Wilson Audio Alexia V Loudspeaker Page 2

Inside the top of the woofer enclosure is the complex crossover, with – as is Wilson practice – access to the resistors for adjusting mid/treble levels. At the bottom of the rear panel, the multi-way binding posts are sufficiently robust that they will support the heftiest of speaker cables.

sqnote V For Victory
A half-century-plus into audiophilia, few sessions make me reassess what I thought I knew. An initial, intense 90 minutes with the Alexia Vs and a guided tour by Wilson Audio's Peter McGrath served as an introduction which will remain with me for whatever time I have left before entering that level of Hell reserved for hi-fi journalists. Then followed a far longer session in PM's room, the Alexia Vs accompanied by a Vivaldi One Apex player/DAC, Constellation Centaur II 500 amplifier [HFN Dec '19] and Transparent cables throughout.

Not even my years with the Sasha DAW, nor (during non-work hours) a recent return to Quad ESL63s prepared me for the absence of cabinet intrusion, the scale of the aforementioned openness, nor the sheer grandeur of a speaker that could only be described as 'diminutive' next to its taller siblings, or any tower types in the six-figure-plus sector.


Back view shows lower-to-upper cabinet connections, rear-firing port, midrange vent and access to crossover resistors. As the crossover is in the main cabinet, it does not support bi-wiring

Amazing Bass
The Alexia V doesn't just punch above its weight, it re-establishes what a system of not-too-intrusive dimensions can deliver. (Brief aside – I know that some of you are thinking: 'They're massive! My wife would divorce me!' or other expressions of dismay. Please see my Dec '22 'Off The Leash' for context...)

Long-term readers know that I am not seduced by the lower octaves so much as I am by three or four other considerations above bass quality. But we'll get to the midband, stereo imaging, treble behaviour and the rest shortly. The Alexia V is a speaker that will save any sane individual the need for a subwoofer unless he or she has a hearing deficiency or happens to play bass guitar.

With the cavernously deep funk of the title track of Johnnie Taylor's Who's Making Love [Stax SCD24 4115-2], I was hearing extension previously denied to me. What the Alexia V established was a foundation that defined all that I would hear – even in delicate recordings of a near-unplugged nature. It took all of, oh, one second to realise I had to hear a hefty dose of Kodō via Warabe [Sony SRCL 4671]. If you're familiar with these traditional Japanese drummers, you know it's not just about the bass, but also the space.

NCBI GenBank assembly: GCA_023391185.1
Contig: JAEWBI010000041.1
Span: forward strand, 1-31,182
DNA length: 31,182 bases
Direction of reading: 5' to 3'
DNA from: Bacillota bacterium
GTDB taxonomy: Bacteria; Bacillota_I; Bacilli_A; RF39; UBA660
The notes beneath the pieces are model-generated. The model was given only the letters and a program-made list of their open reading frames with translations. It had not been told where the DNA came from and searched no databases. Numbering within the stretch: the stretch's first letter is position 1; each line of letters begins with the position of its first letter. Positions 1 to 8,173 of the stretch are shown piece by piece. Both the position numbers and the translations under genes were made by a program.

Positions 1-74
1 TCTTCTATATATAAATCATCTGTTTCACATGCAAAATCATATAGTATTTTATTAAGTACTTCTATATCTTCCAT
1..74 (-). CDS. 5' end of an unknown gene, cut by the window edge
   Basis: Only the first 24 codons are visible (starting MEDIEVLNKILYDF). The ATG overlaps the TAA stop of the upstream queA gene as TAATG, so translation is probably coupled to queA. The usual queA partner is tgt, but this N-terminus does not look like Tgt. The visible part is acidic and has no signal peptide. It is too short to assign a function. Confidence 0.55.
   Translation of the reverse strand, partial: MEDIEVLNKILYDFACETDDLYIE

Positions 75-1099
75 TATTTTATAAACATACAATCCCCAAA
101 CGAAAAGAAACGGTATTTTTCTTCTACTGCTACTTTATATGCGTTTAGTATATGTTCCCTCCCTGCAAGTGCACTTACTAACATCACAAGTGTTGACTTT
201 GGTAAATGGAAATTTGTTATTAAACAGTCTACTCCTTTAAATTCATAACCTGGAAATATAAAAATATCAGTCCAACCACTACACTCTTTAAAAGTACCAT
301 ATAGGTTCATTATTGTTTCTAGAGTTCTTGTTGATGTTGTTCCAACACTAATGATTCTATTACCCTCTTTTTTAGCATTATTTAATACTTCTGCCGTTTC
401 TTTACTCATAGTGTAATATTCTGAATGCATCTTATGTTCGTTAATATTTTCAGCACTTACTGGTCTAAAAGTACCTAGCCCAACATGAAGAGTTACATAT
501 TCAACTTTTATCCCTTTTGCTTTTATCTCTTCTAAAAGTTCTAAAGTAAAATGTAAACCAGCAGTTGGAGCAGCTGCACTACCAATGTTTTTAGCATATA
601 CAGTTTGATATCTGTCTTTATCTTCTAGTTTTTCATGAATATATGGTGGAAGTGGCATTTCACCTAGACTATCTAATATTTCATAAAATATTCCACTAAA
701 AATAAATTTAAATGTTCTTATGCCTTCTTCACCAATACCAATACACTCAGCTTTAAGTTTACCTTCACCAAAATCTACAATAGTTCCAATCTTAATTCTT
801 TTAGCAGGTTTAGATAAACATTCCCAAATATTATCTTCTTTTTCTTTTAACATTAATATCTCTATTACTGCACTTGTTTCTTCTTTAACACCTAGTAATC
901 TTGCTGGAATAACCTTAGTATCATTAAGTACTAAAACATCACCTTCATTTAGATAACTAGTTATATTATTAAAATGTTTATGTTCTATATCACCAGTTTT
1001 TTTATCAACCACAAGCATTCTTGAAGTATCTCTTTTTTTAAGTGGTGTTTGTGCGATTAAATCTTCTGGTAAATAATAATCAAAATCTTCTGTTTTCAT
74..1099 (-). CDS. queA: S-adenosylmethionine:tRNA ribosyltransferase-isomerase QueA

Outer Space
The drums are gigantic, and so was the sound which the Alexia V delivered. You could actually hear the drum skins, the mallets, and every other detail – which brings us to my other personal criterion: three-dimensionality.


Protection and tuning resistors for the mid (2x2.1ohm) and treble drivers (2x4.8ohm) are accessible behind a glass panel. Cabling for the mid/treble units exits from the same reinforced panel that carries the grooves and rear 'staircase' adjustment for angling the heads    

Recalling a mentor who said, 'If the soundstage is correct, all else will follow', as with the Wilsonian concern for coherent and correct time arrival, within the soundstage – thanks to its scale, width, depth and height – I could picture with ease the performers and the instruments, and their relative sizes. Retrieval of detail was of macro-lens precision, as was exact instrument positioning. Confirmed in part by images in the CD's booklet, it occurred to me that use of the term 'uncanny' is actually an understatement.

What turned this into a life-affirming experience, after dozens of favourite test tracks including most of Lou Rawls' At Last [Blue Note CDP 7 91937 2] and the most authentic reproduction and contrast between his growl and Dianne Reeves' sparkle, as well as Keb' Mo's Peace… Back By Popular Demand [Okeh/Epic EK 92687] with its gorgeous piano passages, was a recording from the Age of Sibilance. I don't know why so many 1980s recordings are the antithesis of those from the velvety 1950s, but too many nestle on a knife-edge between treble extension and torment.

Sweet And Sparkle
My adoration of Juice Newton, however, means that I would even listen to her via ear-buds if that was all I could find. Her soaring vocals – see Dianne Reeves, above – came through with such presence on 'Break It To Me Gently' from Greatest Hits (and More) [Capitol CDP 7 46489 2], it had never sounded so sweet, so devoid of sibilance. I was even driven to contemplate the draining of my pension pot.

Hi-Fi News Verdict
After sessions in different rooms and with contrasting systems, I am at a loss to describe the Alexia V as anything other than Daryl Wilson's Sgt Pepper. Neither he nor his retailers will thank me for declaring that it makes little sense to spend more, unless your room is so huge that it'll swallow these 1.4m cabinets. There's more bass and scale to be had with the Alexx V, but for most of us? The Alexia V borders on the supernatural.

Wilson Audio Specialties
Utah, USA
Supplied by: Absolute Sounds Ltd
0208 971 3909